Paris commuters who have battled through six weeks of misery-inducing transport strikes found their smiles again Monday as some subway workers ended their walkouts against a contested overhaul of France’s pension system.
A weekend announcement by the UNSA union’s subway wing of a return to work after 46 consecutive days of strikes produced a marked improvement in services Monday in the French capital.
“It was very fluid,” commuter Eric Lebrun said after taking a train and then riding the Metro during the morning rush hour.
Lebrun, who travels weekly to Paris from Switzerland, where he lives, said the strikes have had a “catastrophic” impact on his journey since they started Dec. 5.
“Now it’s much better,” he said.
Services were completely or almost back to normal on 11 of Paris’ 16 subway lines for the first time since Dec. 5, said the RATP company that runs the metro system. The other five lines were still somewhat disrupted.
But not all strikers voted to return to work. Unions have split over whether to accept French government compromise proposals on the pension changes or to continue pushing for a complete withdrawal of the bill.
UNSA’s subway wing said while its strikers had opted to return to work, the union plans to continue protesting what it calls the “unfair” pension reform.
On Monday, about 15 hard-left unionists invaded the Paris headquarters of moderate CFDT union and briefly cut off power in the building. The action was claimed by the CGT, which wants the pension plans to be scrapped, in a statement accusing the CFDT of “collaboration” with the government because it is in favor of reforming the retirement system.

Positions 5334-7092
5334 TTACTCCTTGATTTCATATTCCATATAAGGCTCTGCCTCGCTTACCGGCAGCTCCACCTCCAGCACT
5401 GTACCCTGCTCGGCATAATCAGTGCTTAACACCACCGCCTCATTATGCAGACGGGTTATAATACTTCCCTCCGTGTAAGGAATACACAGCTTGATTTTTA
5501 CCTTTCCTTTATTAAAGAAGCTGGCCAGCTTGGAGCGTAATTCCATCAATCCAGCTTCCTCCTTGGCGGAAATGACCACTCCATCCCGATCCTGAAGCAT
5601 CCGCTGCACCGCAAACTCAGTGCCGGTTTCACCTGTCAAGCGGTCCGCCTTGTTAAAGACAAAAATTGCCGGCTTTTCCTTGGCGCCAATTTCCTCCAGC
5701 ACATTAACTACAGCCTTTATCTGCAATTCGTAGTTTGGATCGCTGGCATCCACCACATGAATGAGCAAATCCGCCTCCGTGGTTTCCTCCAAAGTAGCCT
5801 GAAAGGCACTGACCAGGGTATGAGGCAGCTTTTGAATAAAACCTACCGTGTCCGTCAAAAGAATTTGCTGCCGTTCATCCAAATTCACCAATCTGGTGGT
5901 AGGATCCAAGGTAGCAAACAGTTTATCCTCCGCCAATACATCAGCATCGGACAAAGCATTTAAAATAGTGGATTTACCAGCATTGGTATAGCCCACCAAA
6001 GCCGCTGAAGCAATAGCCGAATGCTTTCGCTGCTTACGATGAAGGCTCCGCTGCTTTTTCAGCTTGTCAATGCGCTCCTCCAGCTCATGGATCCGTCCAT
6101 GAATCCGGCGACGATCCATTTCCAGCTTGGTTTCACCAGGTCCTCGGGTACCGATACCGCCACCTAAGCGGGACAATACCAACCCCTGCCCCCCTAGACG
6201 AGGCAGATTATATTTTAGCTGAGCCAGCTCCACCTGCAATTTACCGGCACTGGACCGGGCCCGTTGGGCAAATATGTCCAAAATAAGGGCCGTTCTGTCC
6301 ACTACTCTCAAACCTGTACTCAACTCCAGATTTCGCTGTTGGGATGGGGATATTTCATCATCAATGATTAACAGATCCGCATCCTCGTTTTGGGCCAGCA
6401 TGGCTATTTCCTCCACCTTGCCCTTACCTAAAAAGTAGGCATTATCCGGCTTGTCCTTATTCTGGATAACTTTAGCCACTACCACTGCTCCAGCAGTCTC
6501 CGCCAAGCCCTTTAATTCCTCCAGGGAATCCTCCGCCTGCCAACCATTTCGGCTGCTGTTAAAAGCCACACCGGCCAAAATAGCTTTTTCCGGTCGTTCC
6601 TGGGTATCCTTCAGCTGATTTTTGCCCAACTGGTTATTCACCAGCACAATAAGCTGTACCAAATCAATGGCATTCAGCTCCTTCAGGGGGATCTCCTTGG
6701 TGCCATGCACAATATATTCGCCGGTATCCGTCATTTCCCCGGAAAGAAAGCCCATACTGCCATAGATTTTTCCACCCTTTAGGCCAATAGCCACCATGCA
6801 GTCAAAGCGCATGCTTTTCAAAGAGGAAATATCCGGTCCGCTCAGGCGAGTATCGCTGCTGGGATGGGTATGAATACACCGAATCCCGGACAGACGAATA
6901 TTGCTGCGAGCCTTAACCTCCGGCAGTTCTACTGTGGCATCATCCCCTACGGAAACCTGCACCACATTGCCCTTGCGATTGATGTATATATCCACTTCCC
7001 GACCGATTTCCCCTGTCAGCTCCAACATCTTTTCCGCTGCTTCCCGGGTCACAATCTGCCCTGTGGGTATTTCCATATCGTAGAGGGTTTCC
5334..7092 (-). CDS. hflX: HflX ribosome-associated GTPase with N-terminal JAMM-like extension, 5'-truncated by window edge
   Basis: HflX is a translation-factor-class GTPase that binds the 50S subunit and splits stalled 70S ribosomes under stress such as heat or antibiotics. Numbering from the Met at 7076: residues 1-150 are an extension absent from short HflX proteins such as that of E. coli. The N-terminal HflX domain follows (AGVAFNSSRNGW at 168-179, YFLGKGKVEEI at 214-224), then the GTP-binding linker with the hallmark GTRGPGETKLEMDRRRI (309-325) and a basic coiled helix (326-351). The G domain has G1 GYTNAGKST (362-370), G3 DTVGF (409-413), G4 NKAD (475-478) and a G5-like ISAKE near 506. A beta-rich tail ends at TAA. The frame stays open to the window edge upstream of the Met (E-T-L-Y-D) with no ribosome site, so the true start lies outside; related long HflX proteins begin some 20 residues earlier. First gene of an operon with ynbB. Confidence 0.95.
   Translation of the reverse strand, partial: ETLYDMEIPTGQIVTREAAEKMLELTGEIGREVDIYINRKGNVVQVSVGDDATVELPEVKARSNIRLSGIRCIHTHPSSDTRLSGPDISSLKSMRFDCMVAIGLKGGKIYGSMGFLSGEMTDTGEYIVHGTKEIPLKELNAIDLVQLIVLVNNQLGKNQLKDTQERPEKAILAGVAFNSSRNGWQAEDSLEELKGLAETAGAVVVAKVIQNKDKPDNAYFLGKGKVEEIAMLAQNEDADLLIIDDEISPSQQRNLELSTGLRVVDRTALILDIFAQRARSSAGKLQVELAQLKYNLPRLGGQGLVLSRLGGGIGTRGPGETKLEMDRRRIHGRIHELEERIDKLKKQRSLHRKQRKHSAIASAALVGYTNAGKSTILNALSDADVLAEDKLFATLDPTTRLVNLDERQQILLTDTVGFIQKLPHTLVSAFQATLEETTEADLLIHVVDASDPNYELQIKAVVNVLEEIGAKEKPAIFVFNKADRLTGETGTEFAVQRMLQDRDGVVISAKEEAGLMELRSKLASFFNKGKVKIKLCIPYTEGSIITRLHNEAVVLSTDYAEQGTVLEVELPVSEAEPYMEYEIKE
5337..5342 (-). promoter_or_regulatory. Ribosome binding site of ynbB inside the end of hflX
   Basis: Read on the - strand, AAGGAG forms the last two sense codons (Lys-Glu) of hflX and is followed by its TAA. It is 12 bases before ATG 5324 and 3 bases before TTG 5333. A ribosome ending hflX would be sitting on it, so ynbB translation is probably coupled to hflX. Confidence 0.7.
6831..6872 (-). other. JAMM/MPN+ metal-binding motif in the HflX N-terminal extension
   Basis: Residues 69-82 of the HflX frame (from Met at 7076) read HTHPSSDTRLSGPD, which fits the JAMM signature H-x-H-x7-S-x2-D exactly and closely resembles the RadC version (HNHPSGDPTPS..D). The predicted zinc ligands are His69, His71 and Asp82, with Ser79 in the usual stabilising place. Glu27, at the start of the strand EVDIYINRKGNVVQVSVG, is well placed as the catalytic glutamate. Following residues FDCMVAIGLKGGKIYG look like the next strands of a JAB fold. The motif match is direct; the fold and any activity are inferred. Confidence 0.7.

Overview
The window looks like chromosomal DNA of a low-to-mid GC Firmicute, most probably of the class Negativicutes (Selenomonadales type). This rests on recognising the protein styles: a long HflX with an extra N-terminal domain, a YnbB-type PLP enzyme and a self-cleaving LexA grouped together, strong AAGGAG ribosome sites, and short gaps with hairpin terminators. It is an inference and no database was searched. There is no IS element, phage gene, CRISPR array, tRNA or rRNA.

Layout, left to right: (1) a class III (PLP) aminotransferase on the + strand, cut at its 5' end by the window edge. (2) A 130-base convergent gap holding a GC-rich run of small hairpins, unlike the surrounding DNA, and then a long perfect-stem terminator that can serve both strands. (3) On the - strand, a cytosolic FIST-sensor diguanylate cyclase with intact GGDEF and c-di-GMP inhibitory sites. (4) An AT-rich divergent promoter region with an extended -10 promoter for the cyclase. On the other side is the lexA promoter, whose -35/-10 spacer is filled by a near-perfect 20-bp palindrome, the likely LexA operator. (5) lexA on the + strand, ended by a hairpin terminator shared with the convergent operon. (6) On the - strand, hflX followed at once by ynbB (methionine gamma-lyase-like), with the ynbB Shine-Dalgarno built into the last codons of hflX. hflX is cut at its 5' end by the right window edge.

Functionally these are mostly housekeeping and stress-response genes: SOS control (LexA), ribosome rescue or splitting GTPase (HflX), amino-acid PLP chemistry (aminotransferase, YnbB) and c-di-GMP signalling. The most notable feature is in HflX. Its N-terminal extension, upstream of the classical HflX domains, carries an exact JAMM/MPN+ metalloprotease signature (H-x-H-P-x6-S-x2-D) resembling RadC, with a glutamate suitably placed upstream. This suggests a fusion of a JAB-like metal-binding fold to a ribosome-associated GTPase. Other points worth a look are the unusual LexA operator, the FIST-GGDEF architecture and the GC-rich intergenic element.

Unions are calling for a massive day of demonstrations and strikes on Friday, when President Emmanuel Macron’s centrist government will present the pension reform bill to the Cabinet ahead of a debate in parliament next month.
Macron, who is trying to blend scores of separate pension systems and rules into a universal French pension, says his plan will be fairer to all French workers and will be sustainable as the country ages. Transit workers, who now can sometimes retire earlier than the official age of 62, don’t want to lose their special privileges and French workers in general fear the government will raise the pension age.
On Paris’ suburban train network, some commuters noticed improvements while others said they were still waiting longer than normal for trains.
“It’s no better than usual, the same as it was last week,” said commuter Pierre Bouteloup, braving the morning chill on a platform in the west of Paris. “I’ve been waiting for almost 10 minutes for a train. Normally, there’s a train every three or four minutes.”
But student Lea Toussaint said her wait for a train to her university was far shorter on Monday — just a few minutes — than last week.
“It’s a lot better,” she said.